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  • Building Micro.blog Custom Themes That Work with Plug-ins

    Assumed audience: Micro.blog users who have written or are interested in writing their own custom theme and are familiar with Hugo/Go Templates or other, similar static site generators.

    With the introduction of plug-ins, it has become much easier to share ways to expand the functionality of a Micro.blog. Users with custom designs should keep these tips in mind to ensure their themes are compatible with all community plug-ins.

    Anatomy of a Plug-in

    Plug-ins provide four components that are common in most Hugo themes.

    1. Static files, such as CSS for styling elements specific to that theme or custom Javascript to add interactivity and interact with external APIs to embed data. See GLightbox.
    2. Partial templates, which for plug-ins are meant to embed content in a page’s <head>. See Twitter Cards.
    3. Custom page templates to add new pages to your Micro.blog site. See Category Cloud.
    4. Shortcodes, which are special partial templates that can be invoked in the content of posts or pages. See Bookshop.

    Plug-ins that use the first three of these components may require some modification to your custom theme to work.

    Static Files and Partials

    In order to include the static files and partial templates in your design, you’ll want to add the following snippet to where you define <head> in your theme:

    &#123;&#123; range .Site.Params.plugins_css }}
     	    <link rel="stylesheet" href="&#123;&#123; . }}" />
    &#123;&#123; end }}
    &#123;&#123; range $filename := .Site.Params.plugins_html }}
         	&#123;&#123; partial $filename $ }}
    &#123;&#123; end }}
    

    You’ll always want

    &#123;&#123; range .Site.Params.plugins_js }}
        <script src="&#123;&#123; . }}"></script>
    &#123;&#123; end }}
    

    probably in the <footer>.

    This code iterates over all the listed parameters in the includes parameter in the plugin.json configuration that each plug-in sets up and ensures the CSS, JS, and partials are all included and rendered in your templates.

    Custom Pages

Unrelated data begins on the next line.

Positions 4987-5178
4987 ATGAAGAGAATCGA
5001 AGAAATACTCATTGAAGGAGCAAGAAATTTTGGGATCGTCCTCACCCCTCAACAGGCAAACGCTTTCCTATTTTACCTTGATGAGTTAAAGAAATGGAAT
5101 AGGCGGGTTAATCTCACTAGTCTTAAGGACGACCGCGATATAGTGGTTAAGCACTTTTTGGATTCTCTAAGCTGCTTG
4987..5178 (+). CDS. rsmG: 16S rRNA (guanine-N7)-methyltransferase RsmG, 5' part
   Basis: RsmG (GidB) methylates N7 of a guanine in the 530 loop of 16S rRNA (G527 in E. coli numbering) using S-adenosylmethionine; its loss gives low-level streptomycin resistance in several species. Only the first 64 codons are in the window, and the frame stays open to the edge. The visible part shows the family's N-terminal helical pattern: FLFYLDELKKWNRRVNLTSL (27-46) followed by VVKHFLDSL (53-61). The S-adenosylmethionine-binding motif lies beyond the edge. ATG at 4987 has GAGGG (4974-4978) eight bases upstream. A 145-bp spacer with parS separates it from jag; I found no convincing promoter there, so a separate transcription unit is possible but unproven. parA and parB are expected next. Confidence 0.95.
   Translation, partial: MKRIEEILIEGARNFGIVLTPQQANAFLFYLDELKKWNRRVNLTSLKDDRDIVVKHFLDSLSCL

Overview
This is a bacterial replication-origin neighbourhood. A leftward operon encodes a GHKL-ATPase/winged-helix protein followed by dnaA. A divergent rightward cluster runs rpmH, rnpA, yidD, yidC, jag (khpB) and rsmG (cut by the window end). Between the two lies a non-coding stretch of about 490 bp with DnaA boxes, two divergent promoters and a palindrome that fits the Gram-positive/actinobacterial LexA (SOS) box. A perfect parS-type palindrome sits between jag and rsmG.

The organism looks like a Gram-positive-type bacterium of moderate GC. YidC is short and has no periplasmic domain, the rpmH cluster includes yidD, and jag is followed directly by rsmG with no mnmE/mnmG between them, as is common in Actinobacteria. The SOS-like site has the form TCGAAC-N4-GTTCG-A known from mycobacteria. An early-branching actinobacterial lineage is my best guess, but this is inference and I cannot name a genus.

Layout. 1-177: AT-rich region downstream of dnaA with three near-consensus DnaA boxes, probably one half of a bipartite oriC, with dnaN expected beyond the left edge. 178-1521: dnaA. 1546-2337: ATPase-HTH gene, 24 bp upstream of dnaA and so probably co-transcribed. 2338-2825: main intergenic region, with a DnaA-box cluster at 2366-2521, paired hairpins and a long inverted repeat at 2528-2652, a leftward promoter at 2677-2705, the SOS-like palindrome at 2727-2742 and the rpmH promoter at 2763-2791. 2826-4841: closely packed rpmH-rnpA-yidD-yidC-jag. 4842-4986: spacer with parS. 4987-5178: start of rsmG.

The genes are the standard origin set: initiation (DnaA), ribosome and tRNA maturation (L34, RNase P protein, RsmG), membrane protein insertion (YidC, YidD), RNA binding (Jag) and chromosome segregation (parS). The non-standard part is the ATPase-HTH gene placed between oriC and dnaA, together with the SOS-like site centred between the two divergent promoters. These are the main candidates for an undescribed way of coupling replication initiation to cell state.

Plug-ins that add a new page to your site, like say a page with a wordcloud for blog categories, have to make some assumptions about your Hugo theme. It’s not unusual, especially with older themes, to use something like this in layouts/post/single.html (which is what pages render as in Micro.blog):

    &#123;&#123; partial "header.html" . }}
      <article class = "h-entry">
        &#123;&#123; if .Title }}
          <h2 class = "p-name  post-title">
            <a class = "u-url" href = "&#123;&#123; .Permalink }}">&#123;&#123; .Title }}</a>
          </h2>
        &#123;&#123; end }}
        <time class = "date dt-published" 
              datetime = "&#123;&#123; .Date.Format "January 02, 2006 15:04:05  -0700" }}">
          <a href = "&#123;&#123; .Permalink }}" class = "u-url">
            &#123;&#123; .Date.Format "January 02, 2006 3:04PM" }}
          </a>
        </time>
        <div class = "post-content e-content">
          &#123;&#123; .Content }}
        </div>
       </article>
      &#123;&#123; partial "footer.html" . }}
    

    When creating a new page template as a plug-in author, however, there is no way to know how someone has structured the “frame” of their site and where to put the page content. What if you have a partial for your header, then a partial for navigation, then a partial for featured posts, then a partial for content, then a partial for pagination, then a partial for the page footer? This is not only quite common, but a plug-in author would need to know the names of each of these partials to render a page that fits with your theme.

    New pages assume that you are using a relatively new feature of Hugo– base templates and blocks. I highly recommend reading the documentation, but in essence, Hugo allows you to define the framing of all of your templates in a new layouts/*/baseof.html special template. In that template (which I recommend defining in _default), you can put all the content for your page header, navigation, and footer. What used to be several partials to avoid code duplication can now live in one template.

    In baseof.html, you can define a named block and then your other templates, such as layouts/post/single.html can define the contents of that block. How does this help plug-ins with pages? Micro.blog has largely standardized themes around taking everything that is contained within the <article> element in the example above and replacing it with: